Two particular quotes from this selection arrested me:

“…in psychological terror, so that I will not say what [they have] assigned me to say, much less to reveal what I know about what goes on behind the scenes.”

“…They want me to be afraid of them…”

Religious PTSD from under SBC power. Living in fear. Getting punished for doing what’s right in a position of leadership.

I can relate.

My Story

Three years ago I found myself at what seemed to be the height of my career: newly appointed Academic Dean, finally living off a relatively decent salary as an Associate Professor, and doing what I love (teaching).

I also found myself sitting in a dingy crisis mental health facility for suicidal ideation. To paraphrase:

“What’s going on?” the therapist asked.

“I, uh, I feel really unstable, like my mind and soul is being ripped apart. I can’t keep it all together; I have insane, extreme anxiety. I just need to escape this.”

“Oh gosh, I’m so sorry. What are you having anxiety about?”

“Most of it has to do with what’s going on at work. I’m forced into a position where there’s no winning; I feel like I’m being punished for doing what’s morally right (and all in a “Christian” setting). I’m utterly disoriented. And I think I’ll never be employed in higher ed again, and that all my degrees were a waste of time. I’m 31 and my career could be over. And for what? I don’t understand…”

Yes, “work” was my job as Chief Academic Officer and (founding) faculty member at an evangelical college that was all but Southern Baptist in name. The (founding and current, at the time) President was C. Richard Wells, the former President of Criswell College and former Dean of Chapel at Union University. I’ve never known anyone more loyal to and enthusiastic about the SBC. Anyway, virtually everyone at the non-denom school (but me, at least in my later years of employment) was ultra right-wing—die hard Republican, young-earth creationist, inerrantist, “complementarian,” Zionist, etc. Above all, as a “classics college” (modeled after Douglas Wilson’s New Saint Andrews College), white supremacy reigned—or as I would hear continually, “The West is the Best.” John Witherspoon College (2012-) was going to turn back the clock to the 1700s where we didn’t have to worry about the gays or blacks or heretics encroaching on our hard-fought territory. We were going to “Make America Great Again.” If we failed, western civilization would miserably fail with us.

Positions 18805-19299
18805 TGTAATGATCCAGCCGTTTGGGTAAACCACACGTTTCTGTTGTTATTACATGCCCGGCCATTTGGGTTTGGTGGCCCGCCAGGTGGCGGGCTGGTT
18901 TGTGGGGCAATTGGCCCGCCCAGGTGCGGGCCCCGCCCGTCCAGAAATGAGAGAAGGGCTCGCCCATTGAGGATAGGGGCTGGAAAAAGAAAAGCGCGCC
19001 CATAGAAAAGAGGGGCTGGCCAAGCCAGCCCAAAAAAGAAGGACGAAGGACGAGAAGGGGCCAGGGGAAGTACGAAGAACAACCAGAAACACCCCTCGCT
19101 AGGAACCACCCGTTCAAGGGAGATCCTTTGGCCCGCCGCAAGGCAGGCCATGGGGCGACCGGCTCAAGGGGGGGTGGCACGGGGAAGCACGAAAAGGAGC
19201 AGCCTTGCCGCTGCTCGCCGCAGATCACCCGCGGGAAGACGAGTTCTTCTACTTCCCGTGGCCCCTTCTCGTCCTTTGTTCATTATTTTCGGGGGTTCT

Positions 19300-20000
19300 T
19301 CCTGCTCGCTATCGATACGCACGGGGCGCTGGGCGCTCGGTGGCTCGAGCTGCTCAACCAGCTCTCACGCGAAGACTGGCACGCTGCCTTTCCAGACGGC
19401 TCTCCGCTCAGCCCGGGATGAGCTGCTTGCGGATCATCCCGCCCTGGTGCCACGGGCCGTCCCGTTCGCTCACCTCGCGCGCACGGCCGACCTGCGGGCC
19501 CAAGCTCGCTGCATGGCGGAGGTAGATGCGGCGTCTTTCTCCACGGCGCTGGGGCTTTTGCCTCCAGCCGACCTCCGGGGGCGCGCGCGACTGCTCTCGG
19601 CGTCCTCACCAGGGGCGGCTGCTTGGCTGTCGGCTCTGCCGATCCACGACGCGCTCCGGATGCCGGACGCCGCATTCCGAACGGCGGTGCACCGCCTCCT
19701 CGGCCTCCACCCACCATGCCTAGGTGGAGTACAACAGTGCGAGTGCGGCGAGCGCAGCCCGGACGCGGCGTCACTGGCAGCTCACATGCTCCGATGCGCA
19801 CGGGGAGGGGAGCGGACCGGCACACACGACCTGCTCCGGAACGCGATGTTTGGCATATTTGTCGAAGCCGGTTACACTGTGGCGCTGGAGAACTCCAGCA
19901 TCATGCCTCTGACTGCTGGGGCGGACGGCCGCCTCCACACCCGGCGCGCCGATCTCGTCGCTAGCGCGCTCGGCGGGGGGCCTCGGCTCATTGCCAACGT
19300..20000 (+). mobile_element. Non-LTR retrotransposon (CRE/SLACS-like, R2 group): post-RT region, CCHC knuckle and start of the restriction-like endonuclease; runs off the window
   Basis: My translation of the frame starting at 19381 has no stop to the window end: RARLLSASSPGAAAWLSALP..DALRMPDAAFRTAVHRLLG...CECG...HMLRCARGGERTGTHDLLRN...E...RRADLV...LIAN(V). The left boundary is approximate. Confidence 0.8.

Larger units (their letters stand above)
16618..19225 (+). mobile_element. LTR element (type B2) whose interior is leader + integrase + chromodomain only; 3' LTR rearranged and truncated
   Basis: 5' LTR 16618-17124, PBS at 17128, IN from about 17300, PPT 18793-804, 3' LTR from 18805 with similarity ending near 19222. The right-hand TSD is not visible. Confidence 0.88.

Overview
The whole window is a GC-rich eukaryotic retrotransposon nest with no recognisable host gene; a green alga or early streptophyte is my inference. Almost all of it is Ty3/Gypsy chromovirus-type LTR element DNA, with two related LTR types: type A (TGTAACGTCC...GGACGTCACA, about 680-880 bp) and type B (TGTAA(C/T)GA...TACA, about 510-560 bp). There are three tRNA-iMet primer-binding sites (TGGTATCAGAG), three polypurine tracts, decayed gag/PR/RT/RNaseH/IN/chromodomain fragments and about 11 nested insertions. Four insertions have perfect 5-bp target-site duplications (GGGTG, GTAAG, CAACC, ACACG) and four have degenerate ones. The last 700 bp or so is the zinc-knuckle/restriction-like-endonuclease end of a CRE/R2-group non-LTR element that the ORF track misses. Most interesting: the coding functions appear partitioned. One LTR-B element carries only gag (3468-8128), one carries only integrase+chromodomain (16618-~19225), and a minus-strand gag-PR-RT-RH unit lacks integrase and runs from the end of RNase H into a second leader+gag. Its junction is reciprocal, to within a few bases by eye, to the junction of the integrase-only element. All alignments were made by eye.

I wasn’t aware of all this baggage when I first got involved; I just wanted to teach biblical studies and theology, enjoyed the humanities in general, and this was the only possibility for that kind of academic opportunity in the region. But after several years of evolving intellectually and spiritually, with the institution moving further right and me moving further left, I was struggling to keep the institution alive and keep my integrity at the same time. Near the beginning of the 2018 fall semester, I was faced with a particular choice to keep my integrity and do the right thing (no specifics necessary at this point), bail upcoming Convocation, and risk losing my career altogether, or continue to tow the party line, say the right words, keep my salary, and attend Convocation as normal. I’d like to think I handle stress well, but for one reason or another, perhaps an accumulation of various stressors, I just couldn’t handle it at this point. I had been broken.